RyPA

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Thanks for the input on hops

The current grain bill doesn't give me any color, it is kind of an open question for how do I get a nicer color, maybe Ill try some Munich 15L, 1/2 lb?
 

TLaffey

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OK, there's West Coast and there's San Diego. :cool: I'm more in the SD camp (hops over color?)
+1 on some Simcoe if you want Piney. I don't care for Simcoe flavor used in dry hop, so only short boil or WP in my recipes.
+1 on Munich. If you want color, you can go higher--1lb would work.
I don't use crystal these days, but about 2-4ozs of C60 is what I used previously for color. IMO, more than that and the flavor competes with the hops.
 
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RyPA

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This is my first WC and would like for it to be half decent. Can you share one of your favorite recipes that is pretty solid? Once I get a decent one down, I can then make small adjustments in the future
 

CascadesBrewer

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While I have not brewed it myself, this AHA recipe seems like a pretty solid classic WCIPA:

My "house" recipe started off based on info I could find on Racer 5 and has evolved over several batches:

I am sure there are some good IPA recipes here on HBT as well.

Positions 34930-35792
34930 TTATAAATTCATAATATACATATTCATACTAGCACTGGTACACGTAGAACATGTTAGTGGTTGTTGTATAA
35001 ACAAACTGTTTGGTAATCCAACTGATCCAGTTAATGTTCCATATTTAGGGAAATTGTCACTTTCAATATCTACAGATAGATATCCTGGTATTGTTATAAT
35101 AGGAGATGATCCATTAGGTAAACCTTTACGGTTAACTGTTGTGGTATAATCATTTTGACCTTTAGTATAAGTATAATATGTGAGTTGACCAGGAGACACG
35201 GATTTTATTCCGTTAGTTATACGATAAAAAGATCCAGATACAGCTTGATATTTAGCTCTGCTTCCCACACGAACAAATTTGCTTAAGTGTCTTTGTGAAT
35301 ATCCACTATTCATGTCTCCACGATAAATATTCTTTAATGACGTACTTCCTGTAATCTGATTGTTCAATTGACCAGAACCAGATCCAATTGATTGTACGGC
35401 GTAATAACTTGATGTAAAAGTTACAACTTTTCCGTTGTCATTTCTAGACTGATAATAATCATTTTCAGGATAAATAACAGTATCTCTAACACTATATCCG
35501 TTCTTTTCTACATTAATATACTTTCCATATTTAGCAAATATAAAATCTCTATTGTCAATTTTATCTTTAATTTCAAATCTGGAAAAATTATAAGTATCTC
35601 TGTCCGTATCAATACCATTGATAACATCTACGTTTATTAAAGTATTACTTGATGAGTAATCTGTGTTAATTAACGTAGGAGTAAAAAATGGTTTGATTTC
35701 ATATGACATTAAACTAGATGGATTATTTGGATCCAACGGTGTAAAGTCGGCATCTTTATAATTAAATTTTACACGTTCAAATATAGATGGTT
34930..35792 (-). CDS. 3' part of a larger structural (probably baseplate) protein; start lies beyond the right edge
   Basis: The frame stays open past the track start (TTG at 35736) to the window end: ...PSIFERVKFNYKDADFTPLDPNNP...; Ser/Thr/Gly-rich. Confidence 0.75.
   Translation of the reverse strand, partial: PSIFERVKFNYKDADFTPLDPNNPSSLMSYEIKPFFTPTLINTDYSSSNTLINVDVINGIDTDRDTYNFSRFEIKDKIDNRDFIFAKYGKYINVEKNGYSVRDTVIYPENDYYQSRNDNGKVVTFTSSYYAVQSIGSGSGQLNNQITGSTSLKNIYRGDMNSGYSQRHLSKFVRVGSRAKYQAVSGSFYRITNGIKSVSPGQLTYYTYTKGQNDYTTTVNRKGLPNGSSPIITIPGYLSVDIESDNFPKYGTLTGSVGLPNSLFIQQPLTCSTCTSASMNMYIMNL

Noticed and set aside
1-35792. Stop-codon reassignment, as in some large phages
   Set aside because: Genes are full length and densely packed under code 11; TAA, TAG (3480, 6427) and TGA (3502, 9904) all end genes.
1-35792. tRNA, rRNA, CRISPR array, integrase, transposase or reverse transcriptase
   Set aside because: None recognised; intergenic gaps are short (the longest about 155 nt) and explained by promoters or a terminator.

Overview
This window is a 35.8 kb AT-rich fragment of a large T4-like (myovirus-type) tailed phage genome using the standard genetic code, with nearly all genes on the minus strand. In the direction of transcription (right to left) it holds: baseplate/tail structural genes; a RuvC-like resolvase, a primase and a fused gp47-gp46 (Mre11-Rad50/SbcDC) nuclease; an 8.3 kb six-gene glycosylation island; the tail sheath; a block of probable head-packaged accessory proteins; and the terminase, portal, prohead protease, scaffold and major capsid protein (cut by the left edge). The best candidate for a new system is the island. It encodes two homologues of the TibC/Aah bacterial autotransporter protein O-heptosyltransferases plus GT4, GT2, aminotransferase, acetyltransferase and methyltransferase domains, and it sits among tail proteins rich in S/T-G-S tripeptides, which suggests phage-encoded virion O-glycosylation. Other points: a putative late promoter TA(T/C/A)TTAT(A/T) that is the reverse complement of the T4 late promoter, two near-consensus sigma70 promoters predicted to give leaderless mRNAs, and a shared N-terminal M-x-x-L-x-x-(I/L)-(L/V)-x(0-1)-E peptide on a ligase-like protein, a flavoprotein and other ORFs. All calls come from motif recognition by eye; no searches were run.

The current version of your recipe looks like it would make a nice beer as well. Over the past several years the trend for IPAs has been toward simple grain bills (with little to no Crystal) and more use of "modern" hops. Yours is leaning toward that. Hop amounts in an IPA can vary from 4-5 oz total, to 1 lb or more.
 
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RyPA

RyPA

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What I'm afraid of is brewing something that tastes like the NEIPA's I did recently. Just want to ensure I get that WC hop punch. Thanks for posting those recipes.
 
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RyPA

RyPA

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I can sub Columbus for Centennial, right? I have Citra. Are any of my hops above good subs for Simcoe? Would love to not have to order anything